Attendees and apologies
- Russel Griggs, Scottish Mines Restoration Trust (Chair)
- Hugh Barron, Scottish Government, Planning
- Simon Bonsall, Scottish Government, Planning
- William Carlin, Scottish Government, Planning
- Philip Rayson, Scottish Government, Planning
- Robin Caldow, Scottish Mines Restoration Trust
- Philip Baker, Banks Group
- Iain Cockburn, Hargreaves
- David McDowall, East Ayrshire Council
- David Suttie, Dumfries and Galloway Council
- James Wright, South Lanarkshire Council
- George Burgess, Scottish Government, Environmental Quality
- Duncan Gallon, UK Government, BEIS Coal Liabilities Unit
- Mark Harrington, Kier Group
- Tim Marples, The Coal Authority
- Mary Stewart, Fife Council
Items and actions
1. Welcome and Apologies
Russel welcomed everyone to the third and final meeting and the above apologies were noted.
2. Minutes from previous meeting
Philip Baker clarified that production at Rusha was ‘suspended’ rather than ‘ceased’ as recorded in the minutes of the previous meeting. With the single amendment the minutes from the previous meeting were agreed by all present.
3. Current Market conditions
Russel asked the industry representatives Iain (Hargreaves) and Philip (Banks Group) to give their views on the current marketplace:
The European coal price has risen up to around $60 per tonne, almost double the price earlier in the year and the price gap with gas is narrowing. However, the market demand for coal in the UK remains weak, particularly for thermal coal, with no prospect of the type of long-term contracts required to make it worthwhile, thereby making new planning applications or even opening new consented sites to supply the electricity generation market unlikely. Rising gas prices since May this year have led to generators buying coal again, although this is mainly from current stockpiles.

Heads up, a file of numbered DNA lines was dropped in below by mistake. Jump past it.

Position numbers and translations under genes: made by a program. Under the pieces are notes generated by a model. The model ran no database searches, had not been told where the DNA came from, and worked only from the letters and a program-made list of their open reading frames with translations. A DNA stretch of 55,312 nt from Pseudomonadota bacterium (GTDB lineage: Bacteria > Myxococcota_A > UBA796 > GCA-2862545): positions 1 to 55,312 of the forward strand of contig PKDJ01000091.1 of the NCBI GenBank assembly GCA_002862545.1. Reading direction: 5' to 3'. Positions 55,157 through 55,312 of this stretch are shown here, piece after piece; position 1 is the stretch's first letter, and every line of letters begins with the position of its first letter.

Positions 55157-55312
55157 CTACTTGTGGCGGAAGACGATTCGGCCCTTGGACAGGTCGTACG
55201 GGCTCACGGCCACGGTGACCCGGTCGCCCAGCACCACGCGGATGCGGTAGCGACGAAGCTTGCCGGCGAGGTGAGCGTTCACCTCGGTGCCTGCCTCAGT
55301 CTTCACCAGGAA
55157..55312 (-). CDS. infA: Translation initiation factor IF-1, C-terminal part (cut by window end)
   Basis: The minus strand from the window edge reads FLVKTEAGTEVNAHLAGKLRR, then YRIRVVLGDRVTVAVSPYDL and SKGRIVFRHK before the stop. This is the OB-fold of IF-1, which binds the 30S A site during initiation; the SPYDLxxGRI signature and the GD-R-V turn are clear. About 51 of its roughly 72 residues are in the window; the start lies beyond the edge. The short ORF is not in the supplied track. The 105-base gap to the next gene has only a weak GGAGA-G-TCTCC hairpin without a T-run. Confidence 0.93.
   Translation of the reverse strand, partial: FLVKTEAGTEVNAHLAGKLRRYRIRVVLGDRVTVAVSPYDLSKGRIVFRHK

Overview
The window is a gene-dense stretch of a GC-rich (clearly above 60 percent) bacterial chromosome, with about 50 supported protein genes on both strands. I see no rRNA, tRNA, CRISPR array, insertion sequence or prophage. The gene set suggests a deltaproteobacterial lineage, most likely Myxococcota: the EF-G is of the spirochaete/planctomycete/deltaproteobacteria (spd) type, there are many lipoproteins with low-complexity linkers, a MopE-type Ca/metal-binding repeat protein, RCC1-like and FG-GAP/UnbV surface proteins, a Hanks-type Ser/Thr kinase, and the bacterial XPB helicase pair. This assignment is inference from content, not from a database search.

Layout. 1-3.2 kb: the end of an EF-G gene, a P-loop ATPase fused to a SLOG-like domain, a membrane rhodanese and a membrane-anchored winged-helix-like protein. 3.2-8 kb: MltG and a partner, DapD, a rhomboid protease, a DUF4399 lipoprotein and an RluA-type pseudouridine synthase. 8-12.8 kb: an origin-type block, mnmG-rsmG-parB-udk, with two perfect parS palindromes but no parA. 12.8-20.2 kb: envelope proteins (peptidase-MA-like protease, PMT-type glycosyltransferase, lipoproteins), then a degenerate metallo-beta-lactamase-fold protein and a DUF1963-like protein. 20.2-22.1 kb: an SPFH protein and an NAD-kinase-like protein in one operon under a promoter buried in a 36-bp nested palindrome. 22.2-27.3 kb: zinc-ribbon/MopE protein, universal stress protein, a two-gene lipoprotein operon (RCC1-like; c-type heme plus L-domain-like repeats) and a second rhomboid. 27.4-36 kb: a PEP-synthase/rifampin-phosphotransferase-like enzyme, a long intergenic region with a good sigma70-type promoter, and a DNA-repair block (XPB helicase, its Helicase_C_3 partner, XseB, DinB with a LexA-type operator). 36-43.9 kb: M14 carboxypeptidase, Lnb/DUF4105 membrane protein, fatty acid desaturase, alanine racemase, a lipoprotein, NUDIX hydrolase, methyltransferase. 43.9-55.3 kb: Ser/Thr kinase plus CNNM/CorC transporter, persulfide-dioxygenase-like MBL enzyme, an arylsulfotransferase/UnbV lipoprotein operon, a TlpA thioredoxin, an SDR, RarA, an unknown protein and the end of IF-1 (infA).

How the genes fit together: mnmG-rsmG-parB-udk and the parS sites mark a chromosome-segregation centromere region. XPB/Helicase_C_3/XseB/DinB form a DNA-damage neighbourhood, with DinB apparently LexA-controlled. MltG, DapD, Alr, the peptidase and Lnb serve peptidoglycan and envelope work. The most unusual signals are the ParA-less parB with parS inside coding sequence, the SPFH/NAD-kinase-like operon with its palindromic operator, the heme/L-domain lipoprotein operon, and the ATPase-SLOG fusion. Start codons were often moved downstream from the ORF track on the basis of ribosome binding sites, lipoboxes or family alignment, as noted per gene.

In Scotland, the current market for coal is less than 1 million tonnes per year (compared to 5.5 million tonnes in 2011). Most of the future market for coal is likely to concentrate on low volume high value specialist coal for the cement, concrete, and steel industries and domestic supply.
The Brexit situation is unlikely to make any significant difference to coal markets in the UK.
4. Work Programme and Progress
Hugh and Phil provided an update on progress delivering the 14 main work streams identified from the Task Force recommendation. Details of progress are available in Paper 3 (spread sheet) of the meeting papers.
5. Council updates
Council officials provided updates on the restoration status of sites within their area remits. Details were provided in Paper 4 – restoration liability assessments and Paper 5 – site inspection reports. Both reports are now being supplied quarterly by the relevant planning authorities and these are available on the Scottish Government Coal Restoration Working Group web page.
6. Outstanding planning permissions
Council officials provided updates on outstanding planning permissions at coal sites. David Suttie reported there were none in Dumfries and Galloway, David McDowall stated all permissions have been withdrawn in East Ayrshire except Greenburn and House of Water, and James Wright reported that un-implemented permissions remained only for Glentaggart East and Hardgatehead in South Lanarkshire.
7. Final comments
Russel thanked developers, local authorities and all stakeholders involved in the Coal Task Force and the Restoration Working Group for their input and effort over the last few years.
Russel suggested he meet with the Chief Planner and the HoPS Energy and Resources Subcommittee to discuss how to draw this work to a conclusion and report to ministers.
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Area 2-H (South)
Planning and Architecture Division
The Scottish Government